WASHINGTON (Reuters) - President Barack Obama urged lawmakers on Wednesday to agree quickly on core elements of healthcare reform, signaling he might support a scaled-back overhaul after his Democrats lost a key Senate seat.
Obama acknowledged that voter anger helped carry Republican Scott Brown to a stunning victory in Tuesday’s Massachusetts election which has imperiled the president’s healthcare effort and the rest of his legislative agenda.
“People are angry, they are frustrated. Not just because of what’s happened in the last year or two years, but what’s happened over the last eight years,” Obama told ABC News on the anniversary of his first year in office.
Pushed on the defensive, the White House said it may retool its strategy for selling Obama’s agenda while pressing ahead with his priorities of job creation, climate change and financial regulatory reform as well as healthcare.
Obama and his aides scrambled to limit the fallout after Brown’s victory which was widely seen as reflecting public anxiety over the president’s policies in the face of double-digit unemployment and a sluggish recovery.
The election upset sent shudders through Democrats facing tough races in November’s midterm elections, when Republicans hope weaknesses exposed in the liberal stronghold of Massachusetts will threaten Democratic control of Congress.
Brown’s win deprived Obama’s Democrats of a crucial 60th Senate vote they need to pass the healthcare bill, Obama’s top legislative priority, and push through other big measures.
Obama’s aides said they bore some of the blame for the loss of the Senate seat. The long, bitter healthcare debate had not played well with the public, they said.
Obama had faced criticism for emphasizing healthcare too much instead of focusing firmly on jobs and the economy.
Weighing in a day after the Massachusetts ballot, Obama made clear he is sticking with his healthcare push but hinted he might give ground. The White House stressed, however, Obama was still dedicated to broad reform.
“I would advise that we try to move quickly to coalesce around those elements in the package that people agree on,” Obama told ABC.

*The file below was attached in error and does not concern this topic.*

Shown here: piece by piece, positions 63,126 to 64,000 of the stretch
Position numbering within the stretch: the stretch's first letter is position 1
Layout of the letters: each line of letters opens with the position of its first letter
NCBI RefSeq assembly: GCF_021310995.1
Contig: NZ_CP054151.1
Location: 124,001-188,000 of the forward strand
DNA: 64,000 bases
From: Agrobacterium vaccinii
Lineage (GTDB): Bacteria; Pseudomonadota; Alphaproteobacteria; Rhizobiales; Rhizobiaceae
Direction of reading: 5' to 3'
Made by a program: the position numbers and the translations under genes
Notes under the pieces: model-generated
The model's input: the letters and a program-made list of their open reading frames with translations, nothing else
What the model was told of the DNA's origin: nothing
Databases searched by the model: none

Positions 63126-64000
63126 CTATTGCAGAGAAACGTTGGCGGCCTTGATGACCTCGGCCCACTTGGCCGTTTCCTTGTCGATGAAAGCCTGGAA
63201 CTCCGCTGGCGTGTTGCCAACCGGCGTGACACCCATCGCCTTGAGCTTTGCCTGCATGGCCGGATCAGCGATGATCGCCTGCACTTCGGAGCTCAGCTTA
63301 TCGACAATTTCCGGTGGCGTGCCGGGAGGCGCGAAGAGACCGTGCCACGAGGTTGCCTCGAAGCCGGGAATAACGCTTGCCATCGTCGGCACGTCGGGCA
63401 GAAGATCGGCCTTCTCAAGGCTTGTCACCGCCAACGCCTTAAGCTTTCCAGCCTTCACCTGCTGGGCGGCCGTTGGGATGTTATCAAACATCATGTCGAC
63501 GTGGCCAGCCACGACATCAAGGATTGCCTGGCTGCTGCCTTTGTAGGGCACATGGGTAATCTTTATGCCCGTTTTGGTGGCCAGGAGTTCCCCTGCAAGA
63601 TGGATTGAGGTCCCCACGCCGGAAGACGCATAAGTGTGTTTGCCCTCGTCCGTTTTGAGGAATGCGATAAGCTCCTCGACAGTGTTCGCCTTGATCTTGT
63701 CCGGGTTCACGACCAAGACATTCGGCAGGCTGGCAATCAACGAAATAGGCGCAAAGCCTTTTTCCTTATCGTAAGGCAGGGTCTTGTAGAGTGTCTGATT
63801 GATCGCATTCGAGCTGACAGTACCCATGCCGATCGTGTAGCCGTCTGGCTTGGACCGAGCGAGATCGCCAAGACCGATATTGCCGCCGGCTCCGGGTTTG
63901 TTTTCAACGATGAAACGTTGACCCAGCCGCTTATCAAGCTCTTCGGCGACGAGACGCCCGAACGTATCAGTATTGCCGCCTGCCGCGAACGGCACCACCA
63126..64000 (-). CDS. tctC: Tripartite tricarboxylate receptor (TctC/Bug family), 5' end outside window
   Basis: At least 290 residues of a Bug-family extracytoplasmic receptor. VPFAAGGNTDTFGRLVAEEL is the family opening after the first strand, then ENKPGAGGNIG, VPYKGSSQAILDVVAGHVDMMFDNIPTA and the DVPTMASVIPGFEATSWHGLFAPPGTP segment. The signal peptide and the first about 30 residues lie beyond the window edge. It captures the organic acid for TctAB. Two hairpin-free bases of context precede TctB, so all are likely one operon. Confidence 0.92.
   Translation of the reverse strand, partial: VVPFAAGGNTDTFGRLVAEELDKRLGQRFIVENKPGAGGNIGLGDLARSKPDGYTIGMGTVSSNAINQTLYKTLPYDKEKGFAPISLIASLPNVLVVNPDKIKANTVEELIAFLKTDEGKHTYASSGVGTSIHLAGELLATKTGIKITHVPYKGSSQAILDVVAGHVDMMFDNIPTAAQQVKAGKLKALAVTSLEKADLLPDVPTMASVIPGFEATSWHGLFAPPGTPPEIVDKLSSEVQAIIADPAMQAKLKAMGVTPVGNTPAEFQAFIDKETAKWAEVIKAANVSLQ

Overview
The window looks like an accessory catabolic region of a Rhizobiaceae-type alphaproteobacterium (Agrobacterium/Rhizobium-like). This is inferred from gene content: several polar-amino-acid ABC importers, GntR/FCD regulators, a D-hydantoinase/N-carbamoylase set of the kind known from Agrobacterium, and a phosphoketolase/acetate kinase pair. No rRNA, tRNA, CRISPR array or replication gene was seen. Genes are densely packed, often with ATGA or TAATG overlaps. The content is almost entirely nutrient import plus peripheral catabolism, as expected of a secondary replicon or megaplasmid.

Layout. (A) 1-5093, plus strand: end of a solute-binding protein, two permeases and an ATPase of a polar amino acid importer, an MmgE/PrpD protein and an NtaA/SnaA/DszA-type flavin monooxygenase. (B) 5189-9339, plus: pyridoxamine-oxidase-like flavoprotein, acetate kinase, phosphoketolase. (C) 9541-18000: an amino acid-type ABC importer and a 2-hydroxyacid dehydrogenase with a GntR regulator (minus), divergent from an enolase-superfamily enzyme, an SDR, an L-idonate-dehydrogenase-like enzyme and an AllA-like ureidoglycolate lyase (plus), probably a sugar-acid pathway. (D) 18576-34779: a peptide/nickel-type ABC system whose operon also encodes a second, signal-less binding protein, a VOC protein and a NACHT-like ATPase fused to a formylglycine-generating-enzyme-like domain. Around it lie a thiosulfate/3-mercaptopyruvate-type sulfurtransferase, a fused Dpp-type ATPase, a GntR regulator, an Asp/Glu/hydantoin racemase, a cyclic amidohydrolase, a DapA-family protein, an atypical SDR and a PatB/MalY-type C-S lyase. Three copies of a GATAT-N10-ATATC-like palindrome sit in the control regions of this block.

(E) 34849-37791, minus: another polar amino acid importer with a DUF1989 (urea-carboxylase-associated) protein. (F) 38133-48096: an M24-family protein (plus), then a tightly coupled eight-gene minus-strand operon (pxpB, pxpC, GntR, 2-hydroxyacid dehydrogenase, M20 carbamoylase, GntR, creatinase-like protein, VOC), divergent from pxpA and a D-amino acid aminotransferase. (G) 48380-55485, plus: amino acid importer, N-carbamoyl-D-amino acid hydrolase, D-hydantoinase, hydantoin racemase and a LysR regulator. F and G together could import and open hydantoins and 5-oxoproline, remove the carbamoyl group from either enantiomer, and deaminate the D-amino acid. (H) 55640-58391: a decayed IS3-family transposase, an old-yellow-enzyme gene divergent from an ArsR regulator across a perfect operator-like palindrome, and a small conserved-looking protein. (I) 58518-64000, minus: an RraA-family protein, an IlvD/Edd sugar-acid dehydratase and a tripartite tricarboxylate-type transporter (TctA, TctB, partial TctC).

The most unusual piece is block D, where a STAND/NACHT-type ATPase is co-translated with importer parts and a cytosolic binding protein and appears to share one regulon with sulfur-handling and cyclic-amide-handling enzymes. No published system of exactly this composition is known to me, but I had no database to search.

“We know that we need insurance reform ... We know that we have to have some form of cost containment,” he said. “And we know that small businesses are going to need help so that they can provide health insurance for their families. Those are the core, some of the core elements of this bill.”
The election upset also compounded problems confronting Obama on the one-year anniversary of the day he took office with soaring rhetoric and hopes for change.
Obama’s approval rating has fallen from 70 percent-plus at his inauguration to around 50 percent now, among the lowest of recent presidents at this stage.
In the interview, he reminded Americans of the deep economic problems he inherited and the public animosity toward the previous administration. “The same thing that swept Scott Brown into office swept me into office,” Obama told ABC.
Aides rejected the notion that the Massachusetts vote was a mini-referendum on Obama’s first year.
White House senior adviser David Axelrod told MSNBC that while the administration would “take into account” the message from voters on healthcare, “it’s not an option simply to walk away from a problem that’s only going to get worse.”
He said the healthcare debate didn’t relate to large numbers of the American people. “And so it left in people a sense that maybe we weren’t focusing on the main issues of concern in their lives,” he said.
After his victory over state Attorney General Martha Coakley, Brown, a Massachusetts state senator, said he would be the pivotal 41st Republican vote against the healthcare overhaul in the 100-member Senate.
U.S. House of Representatives Speaker Nancy Pelosi vowed Democrats would “move forward” with healthcare reform. But some Democrats urged a more cautious approach.
Republicans, who have called Obama’s healthcare effort a government takeover of the system, said the election result proved the issue should be killed and that Americans opposed the president’s “big government” policies.
The debate over financial regulation, another Obama priority, looked set to get even more divisive, with Democrats and Republicans both trying to tap voter anger.
Ahead of November’s elections, Democrats are likely to boost attacks on banks and Wall Street bonuses, with Republicans working to delay any bill.
Getting climate change legislation passed this year, especially in a down economy, was already going to be tough. Brown’s election raises new obstacles. The House passed a bill last year. Similar legislation has stalled in the Senate.
But analysts said the loss of the Massachusetts Senate seat would likely strengthen Obama’s resolve to press ahead with popular job creation measures that Republicans would be reluctant to block.
Additional reporting by Jeff Mason, Caren Bohan and Susan Heavey in Washington, Ros Krasny and Scott Malone in Boston, Dan Trotta in New York; editing by Alan Elsner